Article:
has two gameplay modes, Quest and Action. Each mode has its own style and can almost be considered two completely different games in one. Besides reusing the same art assets for the different colored tiles, both modes also have power tiles or artifacts that will help to change the look of the board.
One artifact will remove a column, while another will cause the color of the stone you click on to spread to surrounding tiles. In Quest mode, each artifact can be leveled up. When an artifact appears on the screen, every tile you remove from the board adds power to the artifact. The more power an artifact has, the larger the area the artifact will affect. For instance, the power tile that removes columns will affect only one column with no additional power, but if you destroy enough blocks before using it, it can clear out three columns.
Glyph's Quest mode actually conveys a pretty solid story. Though that story is told in text with the occasional voice-overs (no flashy cinematics here), your progression between the different elements doesn't feel anywhere as random or pointless as, say changing temples in Zuma. You are trying to piece together the five lands (Woods, Fire, Water, Earth and Ether) and in order to do that, you must uncover ancient buried glyphs. You use stones that can cause layers of rock to be blown away and the more stones you blow up at a time, the more rock you get rid of. At its heart, Glyph is a tile-matching game. But instead of just having you try and clear as many tiles as possible, Quest mode gives you a purpose. The levels don't really care how many you get rid of, instead, it is where you get rid of them. As you remove rock-layers, the bright-blue symbol buried underneath gets uncovered and once you have revealed the entire glyph (not necessarily cleared the board, just the rock on top of the glyph), you are done with that level.
After four or five levels, you then play a Simon-esque game to combine them and form one of the glyphs that will help to bring life and energy back into that part of the broken land. In this part of the game, the newly-uncovered glyphs will light up in a certain order. You have to click on them and repeat the order a few times before you are allowed to continue with the rest of the game.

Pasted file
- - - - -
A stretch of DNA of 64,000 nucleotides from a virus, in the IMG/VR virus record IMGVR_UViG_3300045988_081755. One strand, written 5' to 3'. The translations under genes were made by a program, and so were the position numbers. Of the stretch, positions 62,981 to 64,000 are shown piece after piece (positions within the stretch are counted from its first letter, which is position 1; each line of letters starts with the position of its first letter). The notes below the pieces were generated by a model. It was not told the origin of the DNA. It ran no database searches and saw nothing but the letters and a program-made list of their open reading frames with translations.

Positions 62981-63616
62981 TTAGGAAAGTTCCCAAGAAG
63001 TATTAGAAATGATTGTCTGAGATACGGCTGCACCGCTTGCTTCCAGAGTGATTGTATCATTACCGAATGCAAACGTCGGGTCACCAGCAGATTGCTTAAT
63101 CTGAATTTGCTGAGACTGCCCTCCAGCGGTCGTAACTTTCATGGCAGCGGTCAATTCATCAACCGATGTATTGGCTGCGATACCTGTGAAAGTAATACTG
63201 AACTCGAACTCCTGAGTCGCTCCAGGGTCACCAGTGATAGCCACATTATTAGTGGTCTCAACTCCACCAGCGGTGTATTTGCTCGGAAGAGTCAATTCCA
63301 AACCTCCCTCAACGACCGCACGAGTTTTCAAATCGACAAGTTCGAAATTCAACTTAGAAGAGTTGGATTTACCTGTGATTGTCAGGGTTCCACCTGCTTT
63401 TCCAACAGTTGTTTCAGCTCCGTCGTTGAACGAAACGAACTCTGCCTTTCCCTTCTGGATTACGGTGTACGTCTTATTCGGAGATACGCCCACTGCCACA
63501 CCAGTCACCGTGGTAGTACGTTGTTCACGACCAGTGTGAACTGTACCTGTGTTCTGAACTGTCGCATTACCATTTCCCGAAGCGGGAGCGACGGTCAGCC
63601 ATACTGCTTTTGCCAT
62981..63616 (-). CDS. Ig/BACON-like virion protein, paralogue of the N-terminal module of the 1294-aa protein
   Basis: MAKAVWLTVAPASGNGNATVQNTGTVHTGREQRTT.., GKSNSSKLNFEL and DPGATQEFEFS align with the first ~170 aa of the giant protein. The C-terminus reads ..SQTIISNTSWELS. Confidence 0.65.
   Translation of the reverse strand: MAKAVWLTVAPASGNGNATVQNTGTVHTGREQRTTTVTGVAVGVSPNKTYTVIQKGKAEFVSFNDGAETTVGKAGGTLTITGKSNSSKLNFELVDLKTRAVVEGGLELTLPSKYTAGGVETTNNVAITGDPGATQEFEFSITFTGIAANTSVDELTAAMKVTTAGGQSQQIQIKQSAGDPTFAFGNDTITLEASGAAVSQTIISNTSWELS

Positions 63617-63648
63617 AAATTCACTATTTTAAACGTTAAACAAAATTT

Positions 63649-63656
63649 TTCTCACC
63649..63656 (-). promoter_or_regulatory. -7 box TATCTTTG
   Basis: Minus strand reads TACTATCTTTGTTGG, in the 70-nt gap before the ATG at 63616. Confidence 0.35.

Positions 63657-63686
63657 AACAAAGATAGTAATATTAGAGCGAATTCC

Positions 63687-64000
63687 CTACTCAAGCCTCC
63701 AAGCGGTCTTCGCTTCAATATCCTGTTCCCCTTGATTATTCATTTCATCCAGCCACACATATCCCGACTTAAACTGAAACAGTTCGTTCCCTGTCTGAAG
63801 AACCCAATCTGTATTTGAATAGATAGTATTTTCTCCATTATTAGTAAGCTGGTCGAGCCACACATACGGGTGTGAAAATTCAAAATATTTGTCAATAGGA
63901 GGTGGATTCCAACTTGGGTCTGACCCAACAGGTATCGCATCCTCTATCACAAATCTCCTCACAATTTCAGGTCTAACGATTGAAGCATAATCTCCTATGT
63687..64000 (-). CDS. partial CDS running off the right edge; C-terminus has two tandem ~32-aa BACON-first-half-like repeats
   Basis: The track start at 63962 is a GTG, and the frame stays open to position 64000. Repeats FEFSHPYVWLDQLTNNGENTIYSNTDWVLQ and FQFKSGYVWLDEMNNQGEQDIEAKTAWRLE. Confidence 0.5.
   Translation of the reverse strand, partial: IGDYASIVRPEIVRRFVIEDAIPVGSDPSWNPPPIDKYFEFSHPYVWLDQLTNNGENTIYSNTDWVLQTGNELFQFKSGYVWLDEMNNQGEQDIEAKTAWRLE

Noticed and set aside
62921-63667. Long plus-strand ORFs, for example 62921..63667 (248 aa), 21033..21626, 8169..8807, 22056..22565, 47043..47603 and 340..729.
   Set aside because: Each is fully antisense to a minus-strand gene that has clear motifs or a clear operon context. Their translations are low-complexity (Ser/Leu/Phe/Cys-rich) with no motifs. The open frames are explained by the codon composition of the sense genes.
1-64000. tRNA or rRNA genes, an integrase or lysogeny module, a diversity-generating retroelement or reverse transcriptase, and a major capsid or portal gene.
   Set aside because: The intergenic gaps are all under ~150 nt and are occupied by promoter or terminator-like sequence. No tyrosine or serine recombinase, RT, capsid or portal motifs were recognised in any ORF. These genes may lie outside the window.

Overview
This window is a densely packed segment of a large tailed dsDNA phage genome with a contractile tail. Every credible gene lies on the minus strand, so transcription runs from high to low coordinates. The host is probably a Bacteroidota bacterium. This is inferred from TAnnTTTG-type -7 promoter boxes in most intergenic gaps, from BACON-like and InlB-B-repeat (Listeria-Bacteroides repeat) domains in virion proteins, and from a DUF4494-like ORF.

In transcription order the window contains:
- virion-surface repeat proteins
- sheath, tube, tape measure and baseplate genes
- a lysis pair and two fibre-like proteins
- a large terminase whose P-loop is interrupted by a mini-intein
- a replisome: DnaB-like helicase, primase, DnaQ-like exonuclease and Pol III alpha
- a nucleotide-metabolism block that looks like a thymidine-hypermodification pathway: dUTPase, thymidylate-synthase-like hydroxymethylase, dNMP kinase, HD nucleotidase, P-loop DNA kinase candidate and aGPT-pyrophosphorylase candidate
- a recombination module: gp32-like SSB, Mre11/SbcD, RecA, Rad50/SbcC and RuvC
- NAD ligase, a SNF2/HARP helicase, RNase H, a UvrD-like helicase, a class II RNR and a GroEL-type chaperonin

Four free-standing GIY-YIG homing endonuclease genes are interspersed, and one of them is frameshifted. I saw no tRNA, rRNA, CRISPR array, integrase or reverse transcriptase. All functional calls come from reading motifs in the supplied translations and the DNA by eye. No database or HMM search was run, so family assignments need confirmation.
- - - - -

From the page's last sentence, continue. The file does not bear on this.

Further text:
Action mode, on the other hand, is much closer to your standard color-matching game. In fact, it bears a striking resemblance to Collapse. Rows of tiles appear from the bottom of the screen at regular intervals. You need to click on matching colored tiles in order to get them to go away. If you remove a column of tiles, then all of the columns will slide towards the center of the screen as much as possible (this is what really makes it feel like Collapse). The artifacts from Quest mode appear in this mode as well, but instead of appearing outside of the game board and being available whenever you want, they appear with the rest of the tiles. This slight change gives them a more pressing feel and makes you want to use them faster.
Action mode's similarity to Collapse is, by no means, a bad thing. It is a fun game and I have spent way too much time playing this mode. It offers a nice distraction and break from the potential repetition of the other mode.
Glyph also comes packaged with a bonus game called Snail Mail. In this addictive game, you are trying to race through obstacle courses full of enemies, asteroids, ramps and power-ups in order to deliver packages across the universe. In Snail Mail, you have no control over your speed, but you can navigate the snail left and right across the space-highway in order to guide your courier around obstacles or through packages and health units. Your only other mechanic is a mouse click that fires your weapon. As you go through certain colored rings, your weapons upgrade, and if you go through enough rings, you become invincible for the rest of the track (or until you fall off in a pit). Fun stuff.